Types of Small Business Loans
There are several types of small business loans available. Which you choose depends on your business needs.
- SBA Loans: These are loans backed by the Small Business Administration, and come with some of the lowest interest rates and most favorable terms. Generally speaking, you need to have good to excellent credit to qualify.
- Term Loans: These are offered by banks and online lenders and may range in their criteria to qualify, as well as their rates and terms. There are term loans available even for businesses with poor credit, though these may charge more interest.
- Lines of Credit: Rather than getting all your money upfront, with a line of credit, you have access to a certain amount of money, which you can borrow from and repay again and again.
- Merchant Cash Advances: This isn’t a loan but rather an advance on future credit and debit card sales. You repay this through automatic payments made daily or weekly from card transactions.
- Invoice Factoring: With invoice factoring, you sell your unpaid invoices to a factoring company, minus a fee. The factoring company then collects the payment on the invoice.
- Equipment Financing: This is specifically for purchasing equipment like heavy machinery or company vehicles. The equipment you purchase acts as collateral on the loan, which may help you get a lower interest rate.
Conventional Business Loans vs. SBA Loans
Small business owners with good credit might consider applying for either a conventional business loan or an SBA loan. What’s the difference?
A conventional small business loan is offered through a bank or online lender, such as the ones listed above. Some have strict criteria to qualify, while others may approve borrowers with less than perfect credit. Some require repayment in a few months, while others have repayment periods of a few years.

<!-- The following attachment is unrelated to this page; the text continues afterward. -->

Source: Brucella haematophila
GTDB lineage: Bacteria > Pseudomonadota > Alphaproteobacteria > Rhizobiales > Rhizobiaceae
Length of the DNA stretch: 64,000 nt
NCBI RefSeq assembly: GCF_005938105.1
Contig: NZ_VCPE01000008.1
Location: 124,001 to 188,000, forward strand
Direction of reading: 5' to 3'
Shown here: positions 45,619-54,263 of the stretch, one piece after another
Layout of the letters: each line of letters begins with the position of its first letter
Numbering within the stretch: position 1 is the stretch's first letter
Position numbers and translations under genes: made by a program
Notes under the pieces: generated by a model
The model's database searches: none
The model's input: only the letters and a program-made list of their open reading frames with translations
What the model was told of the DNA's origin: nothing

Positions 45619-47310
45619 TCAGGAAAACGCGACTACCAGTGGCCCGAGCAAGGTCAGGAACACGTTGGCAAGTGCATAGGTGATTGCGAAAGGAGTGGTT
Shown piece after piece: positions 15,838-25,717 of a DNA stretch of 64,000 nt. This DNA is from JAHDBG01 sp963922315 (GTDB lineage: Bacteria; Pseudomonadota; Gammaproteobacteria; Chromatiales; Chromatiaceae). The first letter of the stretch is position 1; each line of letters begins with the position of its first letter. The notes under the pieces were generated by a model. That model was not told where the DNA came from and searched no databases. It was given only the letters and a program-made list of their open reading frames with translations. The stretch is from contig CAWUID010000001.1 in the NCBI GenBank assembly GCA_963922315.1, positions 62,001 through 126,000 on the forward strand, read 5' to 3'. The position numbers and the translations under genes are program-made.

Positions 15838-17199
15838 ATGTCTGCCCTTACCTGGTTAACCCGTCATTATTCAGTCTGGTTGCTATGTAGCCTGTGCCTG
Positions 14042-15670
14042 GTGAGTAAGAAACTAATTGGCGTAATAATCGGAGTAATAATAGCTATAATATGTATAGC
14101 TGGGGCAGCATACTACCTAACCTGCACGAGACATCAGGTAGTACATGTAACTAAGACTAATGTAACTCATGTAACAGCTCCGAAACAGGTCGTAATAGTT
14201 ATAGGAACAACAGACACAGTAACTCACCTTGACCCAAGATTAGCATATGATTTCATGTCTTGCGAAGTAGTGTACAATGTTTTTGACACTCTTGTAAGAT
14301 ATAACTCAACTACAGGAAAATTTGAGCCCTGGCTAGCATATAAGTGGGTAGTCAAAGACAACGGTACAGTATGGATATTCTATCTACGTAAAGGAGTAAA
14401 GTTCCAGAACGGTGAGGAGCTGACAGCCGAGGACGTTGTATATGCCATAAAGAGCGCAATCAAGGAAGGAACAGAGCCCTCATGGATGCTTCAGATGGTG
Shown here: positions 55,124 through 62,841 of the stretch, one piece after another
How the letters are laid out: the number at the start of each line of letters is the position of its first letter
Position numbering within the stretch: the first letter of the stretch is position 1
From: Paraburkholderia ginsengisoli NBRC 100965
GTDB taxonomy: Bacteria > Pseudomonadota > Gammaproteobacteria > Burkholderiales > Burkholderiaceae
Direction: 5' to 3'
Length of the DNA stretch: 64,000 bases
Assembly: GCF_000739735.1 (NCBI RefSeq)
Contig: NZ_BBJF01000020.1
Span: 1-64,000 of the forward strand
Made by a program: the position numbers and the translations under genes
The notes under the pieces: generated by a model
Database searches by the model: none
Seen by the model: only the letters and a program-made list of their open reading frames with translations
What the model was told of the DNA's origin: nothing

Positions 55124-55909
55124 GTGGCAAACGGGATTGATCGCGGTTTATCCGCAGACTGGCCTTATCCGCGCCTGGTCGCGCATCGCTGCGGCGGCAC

An SBA loan is backed by the Small Business Administration, which sets the rates and terms. Those rates and terms tend to be the lowest and best option for small business financing, but you’ll need good to excellent credit and a track record of doing business to qualify. Many banks and online lenders offer SBA loans, but they can take weeks or months longer than conventional loans to process and be approved.
How to Get a Small Business Loan
Though the application process may vary a bit from lender to lender, there are a few basic steps you can expect once you choose the right lender for your business.
Step 1: Gather Documents: Start by seeing what your lender requires with the application. Many lenders will ask for:
- Photo ID
- Social Security number
- Bank or accounting records
- Business licenses
Step 2: Apply: Each application may vary in its complexity. Some may take just five minutes to fill out, while others may take a lot longer. If you’ve gathered your documents, this step should be fairly straightforward. Expect to be asked about:
- Business address
- Annual revenues
- Time in business
- Personal details, including address, Social Security number, income
- Personal and business tax returns
- Amount you want to borrow
Step 3: Wait: Some lenders approve loans instantly whereas others take a few days. SBA loans have the longest approval rate, typically taking a few weeks or more.